Going Green to Save Green

Diesel for Any Driving Situation

Drivers who spend most of their time on the highway should consider clean diesel. Diesel fuel economy gains are consistent for both city and highway driving, and are big enough to more than offset higher fuel costs.

The bigger the car, the bigger the benefits. The full-sized Mercedes-Benz GL320 sport-utility vehicle averages 17/23 mpg city/highway when equipped with the clean diesel engine, versus 13/18 for the gas-powered model. The smaller M-Class sport-utility vehicle gets 23/32 mpg with the diesel engine, compared to 13/18 mpg for the gasoline model.

Chrysler offers a V6 diesel engine on the Grand Cherokee sport-utility vehicle: it averages 18/23 mpg city highway. The Grand Cherokee with a gasoline-powered V6 averages 15/20 mpg city and highway; the V8 gas engine averages 13/19 mpg.

Tax Credits

The Energy Policy Act of 2005 rewards buyers of hybrid, fuel cell and alternative fuel vehicles with a tax credit, ranging from $250 to $3400, depending on the vehicle's weight and fuel economy. But there's a catch: the tax credit disappears in stages after the automaker sells 60,000 units of a particular model.

Future Prius buyers are out of luck. But shoppers considering the new VW Jetta TDI may save some money come tax time. A good source of information on federal tax credits is Edmunds.com's Green Car Advisor.

Small Car Carbon Footprints

Buyers who can't afford a hybrid or clean diesel can still go green and save gas by driving a smaller car. The Nissan Versa, Scion xD, Kia Rio, Suzuki SX4, Volkswagen Rabbit and smartfortwo all have MSRPs under $16,000, and all average 30 mpg or better on the highway. Cars that use less gas pollute less: it's as simple as that.

Do the Math

Despite a recent drop in the cost of fuel, the general trend in the future will be towards more expensive gas. The myriad of green car options gives buyers with different budgets and lifestyle needs the ability to minimize their fuel expenditures, and do something good for the environment at the same time.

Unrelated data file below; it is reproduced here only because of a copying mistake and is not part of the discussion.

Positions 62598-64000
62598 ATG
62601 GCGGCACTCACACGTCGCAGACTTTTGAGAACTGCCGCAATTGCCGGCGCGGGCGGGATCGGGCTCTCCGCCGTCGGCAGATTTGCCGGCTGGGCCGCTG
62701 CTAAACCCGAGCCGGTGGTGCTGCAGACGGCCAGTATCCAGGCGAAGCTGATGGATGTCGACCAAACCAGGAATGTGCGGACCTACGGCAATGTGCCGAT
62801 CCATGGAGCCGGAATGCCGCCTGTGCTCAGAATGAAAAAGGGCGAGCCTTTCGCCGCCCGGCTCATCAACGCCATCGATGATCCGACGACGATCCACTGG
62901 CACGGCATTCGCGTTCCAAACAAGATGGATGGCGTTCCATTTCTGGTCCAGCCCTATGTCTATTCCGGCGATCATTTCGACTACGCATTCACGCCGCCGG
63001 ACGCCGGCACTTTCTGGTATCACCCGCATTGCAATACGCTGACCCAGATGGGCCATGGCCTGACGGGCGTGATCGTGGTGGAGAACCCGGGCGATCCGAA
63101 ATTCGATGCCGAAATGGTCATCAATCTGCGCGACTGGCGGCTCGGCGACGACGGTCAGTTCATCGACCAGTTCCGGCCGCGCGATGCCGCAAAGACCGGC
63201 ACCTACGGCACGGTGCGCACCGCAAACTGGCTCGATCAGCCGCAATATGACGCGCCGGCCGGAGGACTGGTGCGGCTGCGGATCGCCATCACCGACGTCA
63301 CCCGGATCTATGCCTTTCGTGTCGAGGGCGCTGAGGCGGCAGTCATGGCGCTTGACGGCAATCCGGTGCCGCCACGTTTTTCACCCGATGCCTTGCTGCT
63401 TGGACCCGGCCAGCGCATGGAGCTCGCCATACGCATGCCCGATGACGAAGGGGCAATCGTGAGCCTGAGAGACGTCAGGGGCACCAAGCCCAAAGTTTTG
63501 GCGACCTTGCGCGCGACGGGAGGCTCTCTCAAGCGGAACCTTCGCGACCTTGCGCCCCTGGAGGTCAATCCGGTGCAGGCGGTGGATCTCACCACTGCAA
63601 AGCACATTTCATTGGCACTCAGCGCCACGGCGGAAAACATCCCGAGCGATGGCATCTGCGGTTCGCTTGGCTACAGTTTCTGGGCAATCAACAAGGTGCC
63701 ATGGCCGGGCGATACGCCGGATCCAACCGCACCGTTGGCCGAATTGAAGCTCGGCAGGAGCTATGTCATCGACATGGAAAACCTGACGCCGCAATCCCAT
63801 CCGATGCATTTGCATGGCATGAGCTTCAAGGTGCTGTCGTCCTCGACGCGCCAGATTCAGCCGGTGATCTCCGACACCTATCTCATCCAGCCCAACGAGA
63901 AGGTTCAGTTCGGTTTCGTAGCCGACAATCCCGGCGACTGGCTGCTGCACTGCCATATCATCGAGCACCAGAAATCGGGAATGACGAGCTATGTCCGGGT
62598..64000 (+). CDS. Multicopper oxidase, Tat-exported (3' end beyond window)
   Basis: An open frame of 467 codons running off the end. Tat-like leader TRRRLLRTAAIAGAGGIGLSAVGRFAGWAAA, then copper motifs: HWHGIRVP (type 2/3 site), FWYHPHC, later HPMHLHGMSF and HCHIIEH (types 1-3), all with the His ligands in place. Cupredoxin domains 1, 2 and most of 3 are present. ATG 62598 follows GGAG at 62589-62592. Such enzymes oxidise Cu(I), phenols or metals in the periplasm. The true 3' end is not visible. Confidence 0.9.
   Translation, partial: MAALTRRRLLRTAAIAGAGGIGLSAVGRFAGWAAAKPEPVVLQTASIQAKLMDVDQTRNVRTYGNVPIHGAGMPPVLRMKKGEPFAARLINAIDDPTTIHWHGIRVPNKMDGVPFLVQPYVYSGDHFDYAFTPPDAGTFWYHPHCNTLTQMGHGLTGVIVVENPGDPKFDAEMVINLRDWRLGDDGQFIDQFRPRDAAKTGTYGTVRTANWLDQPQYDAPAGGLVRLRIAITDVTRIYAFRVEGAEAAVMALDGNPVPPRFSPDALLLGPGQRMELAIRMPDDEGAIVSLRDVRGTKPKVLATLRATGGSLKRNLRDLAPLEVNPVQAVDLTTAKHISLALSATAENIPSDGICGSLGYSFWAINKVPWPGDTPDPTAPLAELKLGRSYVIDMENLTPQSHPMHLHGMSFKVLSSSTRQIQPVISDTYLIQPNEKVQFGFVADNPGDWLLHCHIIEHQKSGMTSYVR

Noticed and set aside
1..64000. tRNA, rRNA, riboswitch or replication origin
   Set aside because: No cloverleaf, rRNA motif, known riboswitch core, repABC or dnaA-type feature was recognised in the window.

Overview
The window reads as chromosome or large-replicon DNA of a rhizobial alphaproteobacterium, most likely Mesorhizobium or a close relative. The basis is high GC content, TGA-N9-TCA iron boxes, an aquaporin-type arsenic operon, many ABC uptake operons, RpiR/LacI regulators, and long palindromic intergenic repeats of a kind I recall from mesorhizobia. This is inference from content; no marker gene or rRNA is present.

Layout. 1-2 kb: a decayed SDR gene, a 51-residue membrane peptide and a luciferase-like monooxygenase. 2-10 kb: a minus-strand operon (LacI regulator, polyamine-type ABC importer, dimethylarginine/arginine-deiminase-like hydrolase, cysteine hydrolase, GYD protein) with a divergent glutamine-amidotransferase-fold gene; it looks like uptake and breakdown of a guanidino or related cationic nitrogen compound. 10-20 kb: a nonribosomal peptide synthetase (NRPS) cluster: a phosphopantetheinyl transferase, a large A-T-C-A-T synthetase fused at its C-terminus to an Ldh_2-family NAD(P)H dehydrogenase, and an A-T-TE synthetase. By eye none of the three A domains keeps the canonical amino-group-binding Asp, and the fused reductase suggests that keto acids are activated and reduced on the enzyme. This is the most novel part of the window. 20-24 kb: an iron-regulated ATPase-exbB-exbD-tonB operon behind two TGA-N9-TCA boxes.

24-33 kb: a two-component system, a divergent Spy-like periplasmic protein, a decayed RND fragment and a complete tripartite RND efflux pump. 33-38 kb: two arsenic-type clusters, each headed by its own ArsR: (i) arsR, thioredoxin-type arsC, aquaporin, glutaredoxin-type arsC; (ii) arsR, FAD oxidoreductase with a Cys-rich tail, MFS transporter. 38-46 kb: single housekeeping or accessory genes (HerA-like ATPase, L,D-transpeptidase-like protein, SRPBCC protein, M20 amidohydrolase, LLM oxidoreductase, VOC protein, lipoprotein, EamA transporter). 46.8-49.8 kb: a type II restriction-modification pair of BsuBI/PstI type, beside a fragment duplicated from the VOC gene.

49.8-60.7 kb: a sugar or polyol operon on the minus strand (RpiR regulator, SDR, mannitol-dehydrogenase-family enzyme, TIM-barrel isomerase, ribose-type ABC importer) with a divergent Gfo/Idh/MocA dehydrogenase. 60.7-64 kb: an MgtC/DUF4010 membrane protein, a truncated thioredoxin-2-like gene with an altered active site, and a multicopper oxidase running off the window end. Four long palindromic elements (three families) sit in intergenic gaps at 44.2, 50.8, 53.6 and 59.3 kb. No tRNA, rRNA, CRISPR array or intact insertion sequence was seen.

New car shopping is all about doing the math: green cars are no exception. One place to start is by creating a log to record important information about current driving habits, including average annual mileage, and city versus highway driving. Keep track of the number of passengers who typically share the car to see if downsizing is a possibility.

Buyers considering alternative fuels need to make sure that their local infrastructure supports those types of vehicles. Clean diesel is widely available, but supplies of biodiesel and E-85 are more limited.

Find out whether any of the cars on the short list qualify for a federal tax credit. And don't forget to factor in the trade-in value of the current car. Kelley Blue Book is a reliable source of information on resale values. Edmunds.com has a new tool to help big truck owners determine how much it will cost to go green.

More: 10 Water Conservation Tips to Try at Home

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